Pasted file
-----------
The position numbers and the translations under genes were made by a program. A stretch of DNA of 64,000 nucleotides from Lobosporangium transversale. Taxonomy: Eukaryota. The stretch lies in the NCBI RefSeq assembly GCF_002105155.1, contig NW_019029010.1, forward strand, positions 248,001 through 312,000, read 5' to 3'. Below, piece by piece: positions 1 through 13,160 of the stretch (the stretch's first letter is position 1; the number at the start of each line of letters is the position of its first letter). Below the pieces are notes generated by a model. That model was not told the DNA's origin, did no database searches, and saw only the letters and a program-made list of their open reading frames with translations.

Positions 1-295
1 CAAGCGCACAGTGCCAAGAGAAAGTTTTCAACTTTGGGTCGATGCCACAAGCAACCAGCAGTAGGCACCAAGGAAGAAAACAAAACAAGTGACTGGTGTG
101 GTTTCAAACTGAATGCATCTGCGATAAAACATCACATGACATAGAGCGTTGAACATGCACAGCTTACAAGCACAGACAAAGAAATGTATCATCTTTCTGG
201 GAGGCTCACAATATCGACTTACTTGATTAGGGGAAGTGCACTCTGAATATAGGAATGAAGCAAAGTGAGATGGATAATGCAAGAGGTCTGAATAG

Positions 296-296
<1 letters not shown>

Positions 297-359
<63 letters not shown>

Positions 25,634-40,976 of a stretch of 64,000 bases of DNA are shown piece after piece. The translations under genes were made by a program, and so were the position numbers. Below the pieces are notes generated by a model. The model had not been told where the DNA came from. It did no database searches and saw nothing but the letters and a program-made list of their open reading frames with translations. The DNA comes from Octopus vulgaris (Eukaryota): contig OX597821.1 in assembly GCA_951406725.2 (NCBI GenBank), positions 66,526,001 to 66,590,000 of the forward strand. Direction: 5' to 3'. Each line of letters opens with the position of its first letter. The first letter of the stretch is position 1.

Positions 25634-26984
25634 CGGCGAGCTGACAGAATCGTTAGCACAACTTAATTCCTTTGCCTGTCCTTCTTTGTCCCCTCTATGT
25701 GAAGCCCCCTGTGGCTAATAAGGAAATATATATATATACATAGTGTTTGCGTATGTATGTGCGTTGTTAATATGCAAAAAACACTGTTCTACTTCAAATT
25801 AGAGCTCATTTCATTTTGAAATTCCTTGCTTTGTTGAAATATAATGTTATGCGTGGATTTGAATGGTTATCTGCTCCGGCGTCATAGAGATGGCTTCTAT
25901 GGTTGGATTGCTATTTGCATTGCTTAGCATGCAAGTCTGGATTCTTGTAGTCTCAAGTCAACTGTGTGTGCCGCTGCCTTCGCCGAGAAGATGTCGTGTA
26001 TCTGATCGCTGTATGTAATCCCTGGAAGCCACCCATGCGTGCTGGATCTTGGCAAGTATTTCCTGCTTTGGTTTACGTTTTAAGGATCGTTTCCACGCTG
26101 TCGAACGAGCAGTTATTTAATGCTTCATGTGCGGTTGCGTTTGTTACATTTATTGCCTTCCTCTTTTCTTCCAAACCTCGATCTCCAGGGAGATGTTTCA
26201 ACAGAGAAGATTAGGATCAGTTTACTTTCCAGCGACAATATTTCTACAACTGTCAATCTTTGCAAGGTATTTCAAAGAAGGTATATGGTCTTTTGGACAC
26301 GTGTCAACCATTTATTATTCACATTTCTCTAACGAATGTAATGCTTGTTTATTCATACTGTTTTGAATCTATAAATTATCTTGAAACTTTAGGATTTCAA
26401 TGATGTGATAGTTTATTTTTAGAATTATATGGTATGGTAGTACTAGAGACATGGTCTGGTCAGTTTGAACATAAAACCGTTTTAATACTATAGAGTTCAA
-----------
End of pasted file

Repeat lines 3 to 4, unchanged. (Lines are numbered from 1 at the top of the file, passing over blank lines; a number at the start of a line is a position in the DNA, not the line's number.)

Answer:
1 CAAGCGCACAGTGCCAAGAGAAAGTTTTCAACTTTGGGTCGATGCCACAAGCAACCAGCAGTAGGCACCAAGGAAGAAAACAAAACAAGTGACTGGTGTG
101 GTTTCAAACTGAATGCATCTGCGATAAAACATCACATGACATAGAGCGTTGAACATGCACAGCTTACAAGCACAGACAAAGAAATGTATCATCTTTCTGG